@Stoatboy Well, technically he's right: Florence's statement is negatively prejudiced to race (white) and gender (male). But that's ignoring the fact that complaining about anti-white male prejudice as a white man is pretty much the most pathetic thing one could possibly do, considering one's priviliged position in society. Reply -13
  • Marijn 15/08/2012

    @OlDirtyBusStop Yes, your point is well taken, the line to censorship is easily crossed when calling for a boycott. Still, if a journalist I trust (someone from Eurogamer, for instance, not someone from the Daily Mail) is abhorred by a game's politics, and exlains why, that might be a reason for me not to buy the game (as was the case with Lollipop Chainsaw, for instance). Reply -5
  • Marijn 15/08/2012

    @lolercopter I HAVE played the Yakuza games, and it's clear as day that they're extremely sexist. By far the majority of the women in the series are either victims, damsels in distress or hostesses, and in part 4, you actually play as a pimp-with-a-heart-of-gold (or, well, hostess club owner). The hostess sim part of that game alone would be enough to convince anybody of Toshihiro Nagoshi's sexism. Reply +4
  • Marijn 15/08/2012

    @TelexStar How is reporting on a sexist statement untruthful or misleading, exactly? The fact that a journalist knows that a story will blow up should NOT in and of itself be a reason not to print it. Factual inaccuracies should of course never be allowed, but I didn't see any of those in this particular story. Reply +14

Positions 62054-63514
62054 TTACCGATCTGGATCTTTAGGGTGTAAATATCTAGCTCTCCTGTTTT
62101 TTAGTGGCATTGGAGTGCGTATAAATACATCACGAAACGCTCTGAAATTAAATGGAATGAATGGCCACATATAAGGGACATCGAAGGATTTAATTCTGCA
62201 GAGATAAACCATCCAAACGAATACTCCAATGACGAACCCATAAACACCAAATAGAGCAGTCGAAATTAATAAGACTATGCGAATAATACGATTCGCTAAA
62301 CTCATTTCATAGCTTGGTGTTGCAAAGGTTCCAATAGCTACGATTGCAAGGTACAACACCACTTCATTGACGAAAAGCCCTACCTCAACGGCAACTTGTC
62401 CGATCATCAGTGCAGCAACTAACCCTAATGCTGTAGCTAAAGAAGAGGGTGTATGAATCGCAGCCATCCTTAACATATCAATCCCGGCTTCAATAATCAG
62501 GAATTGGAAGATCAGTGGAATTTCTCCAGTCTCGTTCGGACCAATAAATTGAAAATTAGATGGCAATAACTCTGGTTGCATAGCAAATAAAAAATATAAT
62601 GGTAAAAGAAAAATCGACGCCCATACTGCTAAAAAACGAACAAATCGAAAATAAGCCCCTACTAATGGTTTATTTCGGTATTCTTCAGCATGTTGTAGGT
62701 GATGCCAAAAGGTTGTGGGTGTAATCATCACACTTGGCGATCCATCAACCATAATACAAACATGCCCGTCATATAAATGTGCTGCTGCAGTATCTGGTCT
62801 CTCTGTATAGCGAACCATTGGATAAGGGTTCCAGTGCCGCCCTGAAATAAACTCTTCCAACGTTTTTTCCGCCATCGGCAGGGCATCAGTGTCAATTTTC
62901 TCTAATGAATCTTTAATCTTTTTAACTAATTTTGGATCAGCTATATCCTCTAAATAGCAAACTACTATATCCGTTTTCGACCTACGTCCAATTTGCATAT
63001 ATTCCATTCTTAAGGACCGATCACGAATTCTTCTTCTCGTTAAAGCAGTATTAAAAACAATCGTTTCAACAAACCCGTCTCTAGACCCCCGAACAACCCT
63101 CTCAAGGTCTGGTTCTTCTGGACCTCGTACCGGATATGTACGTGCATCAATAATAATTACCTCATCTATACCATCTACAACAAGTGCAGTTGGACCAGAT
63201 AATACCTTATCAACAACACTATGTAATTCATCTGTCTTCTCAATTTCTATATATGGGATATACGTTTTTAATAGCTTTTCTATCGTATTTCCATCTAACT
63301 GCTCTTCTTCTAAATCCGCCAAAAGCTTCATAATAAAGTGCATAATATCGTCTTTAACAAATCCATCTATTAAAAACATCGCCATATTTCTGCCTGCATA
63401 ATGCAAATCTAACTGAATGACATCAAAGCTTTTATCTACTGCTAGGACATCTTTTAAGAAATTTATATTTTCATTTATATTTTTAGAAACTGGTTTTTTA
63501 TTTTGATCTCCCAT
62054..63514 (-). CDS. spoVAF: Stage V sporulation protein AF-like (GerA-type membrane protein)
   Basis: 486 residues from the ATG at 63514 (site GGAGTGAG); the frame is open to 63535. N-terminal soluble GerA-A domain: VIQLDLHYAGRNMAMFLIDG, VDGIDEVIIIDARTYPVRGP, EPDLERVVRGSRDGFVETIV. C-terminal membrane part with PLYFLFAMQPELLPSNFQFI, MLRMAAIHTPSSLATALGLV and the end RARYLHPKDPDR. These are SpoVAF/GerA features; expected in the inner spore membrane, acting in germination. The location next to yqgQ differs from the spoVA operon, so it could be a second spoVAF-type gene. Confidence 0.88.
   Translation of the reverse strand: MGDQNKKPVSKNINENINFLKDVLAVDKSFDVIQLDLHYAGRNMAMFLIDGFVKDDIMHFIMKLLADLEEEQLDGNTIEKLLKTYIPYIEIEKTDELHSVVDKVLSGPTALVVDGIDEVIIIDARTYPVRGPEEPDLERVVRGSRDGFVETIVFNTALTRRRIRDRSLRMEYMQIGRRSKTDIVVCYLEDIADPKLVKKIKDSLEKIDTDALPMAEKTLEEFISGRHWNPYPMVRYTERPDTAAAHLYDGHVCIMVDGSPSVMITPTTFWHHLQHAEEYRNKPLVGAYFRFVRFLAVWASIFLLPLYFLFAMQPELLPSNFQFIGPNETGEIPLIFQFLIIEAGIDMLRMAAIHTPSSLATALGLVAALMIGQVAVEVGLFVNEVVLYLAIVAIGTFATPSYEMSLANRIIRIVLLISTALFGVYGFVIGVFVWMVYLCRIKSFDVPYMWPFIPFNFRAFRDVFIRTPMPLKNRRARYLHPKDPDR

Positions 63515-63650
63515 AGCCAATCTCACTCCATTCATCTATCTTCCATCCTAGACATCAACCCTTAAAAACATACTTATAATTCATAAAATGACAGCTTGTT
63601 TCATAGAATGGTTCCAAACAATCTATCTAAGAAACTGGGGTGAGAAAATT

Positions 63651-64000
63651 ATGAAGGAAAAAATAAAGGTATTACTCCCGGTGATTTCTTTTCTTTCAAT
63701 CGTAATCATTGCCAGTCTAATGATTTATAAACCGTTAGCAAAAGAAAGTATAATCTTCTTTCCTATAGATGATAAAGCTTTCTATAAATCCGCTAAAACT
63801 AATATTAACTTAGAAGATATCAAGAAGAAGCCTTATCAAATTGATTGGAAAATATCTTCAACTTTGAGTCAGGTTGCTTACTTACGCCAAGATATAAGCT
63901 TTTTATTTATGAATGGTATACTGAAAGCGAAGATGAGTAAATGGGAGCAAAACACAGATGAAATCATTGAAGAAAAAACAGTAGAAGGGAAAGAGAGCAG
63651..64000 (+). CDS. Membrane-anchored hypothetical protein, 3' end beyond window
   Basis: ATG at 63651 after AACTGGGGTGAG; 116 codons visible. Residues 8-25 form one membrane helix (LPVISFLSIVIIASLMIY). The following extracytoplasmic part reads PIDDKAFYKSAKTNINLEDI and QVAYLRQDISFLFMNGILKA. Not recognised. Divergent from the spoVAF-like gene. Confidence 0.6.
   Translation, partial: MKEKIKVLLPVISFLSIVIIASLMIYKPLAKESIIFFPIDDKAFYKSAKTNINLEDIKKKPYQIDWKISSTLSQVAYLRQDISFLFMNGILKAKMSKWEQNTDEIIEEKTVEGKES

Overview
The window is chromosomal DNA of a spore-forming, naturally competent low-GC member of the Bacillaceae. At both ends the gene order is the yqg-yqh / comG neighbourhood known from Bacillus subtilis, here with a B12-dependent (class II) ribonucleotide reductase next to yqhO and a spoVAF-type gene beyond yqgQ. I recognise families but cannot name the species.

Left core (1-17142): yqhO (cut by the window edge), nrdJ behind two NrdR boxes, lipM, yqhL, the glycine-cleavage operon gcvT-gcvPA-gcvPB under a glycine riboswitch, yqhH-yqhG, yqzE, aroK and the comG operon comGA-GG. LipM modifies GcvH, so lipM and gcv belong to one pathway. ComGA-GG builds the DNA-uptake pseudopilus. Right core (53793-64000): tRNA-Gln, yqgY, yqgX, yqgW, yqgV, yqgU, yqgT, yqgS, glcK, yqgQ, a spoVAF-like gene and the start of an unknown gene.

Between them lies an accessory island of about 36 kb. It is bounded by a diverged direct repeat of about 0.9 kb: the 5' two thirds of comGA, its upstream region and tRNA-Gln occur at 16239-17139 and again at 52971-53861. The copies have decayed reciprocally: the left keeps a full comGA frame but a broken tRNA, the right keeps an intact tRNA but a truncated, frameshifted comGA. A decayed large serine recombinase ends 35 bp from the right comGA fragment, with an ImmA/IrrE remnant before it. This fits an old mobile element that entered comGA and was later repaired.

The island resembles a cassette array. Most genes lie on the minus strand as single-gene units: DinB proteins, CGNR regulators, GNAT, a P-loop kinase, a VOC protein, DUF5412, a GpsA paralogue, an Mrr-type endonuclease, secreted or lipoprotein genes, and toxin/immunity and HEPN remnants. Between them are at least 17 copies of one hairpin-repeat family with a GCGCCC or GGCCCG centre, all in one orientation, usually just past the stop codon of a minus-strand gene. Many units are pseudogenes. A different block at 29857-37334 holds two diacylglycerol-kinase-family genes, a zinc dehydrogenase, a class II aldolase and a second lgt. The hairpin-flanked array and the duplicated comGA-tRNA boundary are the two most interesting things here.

• Marijn 15/08/2012

    One thing that journalists can do right now is to have coordinated press boycotts of offending games, publishers and developers. Don't cover Hitman: Absolution until a formal apology is issued for its horrible Nuns trailer. Don't cover the Yakuza games either. And beyond sexism, don't cover the new Medal Of Honor game until it breaks off its partnerships with the weapons industry.

    Us gamers can boycott the games by not buying them, but a lack of coverage will have a far more direct and immediately noticeable effect. Of course you won't get every website on board, but if Eurogamer, VG247 and Rock Paper Shotgun got together, that's a hell of a lot of lost eyeballs right there.
    Reply +14
  • Japan Studio reveals two new titles, Rain and Puppeteer

  • Marijn 14/08/2012

    4 new IPs in one conference (Tearaway and Until Dawn included)! That makes seven (7!) new first- or second-party IPs for 2013 (The Last Of Us, Beyond: Two Souls, The Unfinished Swan). Man, this why I love Sony. What other publisher can claim such a high level of innovation at this point? Reply +10
  • The Medal of Honor Tomahawk

  • Marijn 14/08/2012

    "One of my favourite examples in recent years was the original Gears of War. In the US, nothing seemed amiss." Oh come on Tom, many UK publications had the exact same reaction to Gears Of War's extraordinarily stupid macho militarist bullshit as the US press did:"Durrr... a chainsaw on a machine gun is cool... durrrr". Just because you're more mature than that doesn't mean it's a cultural difference.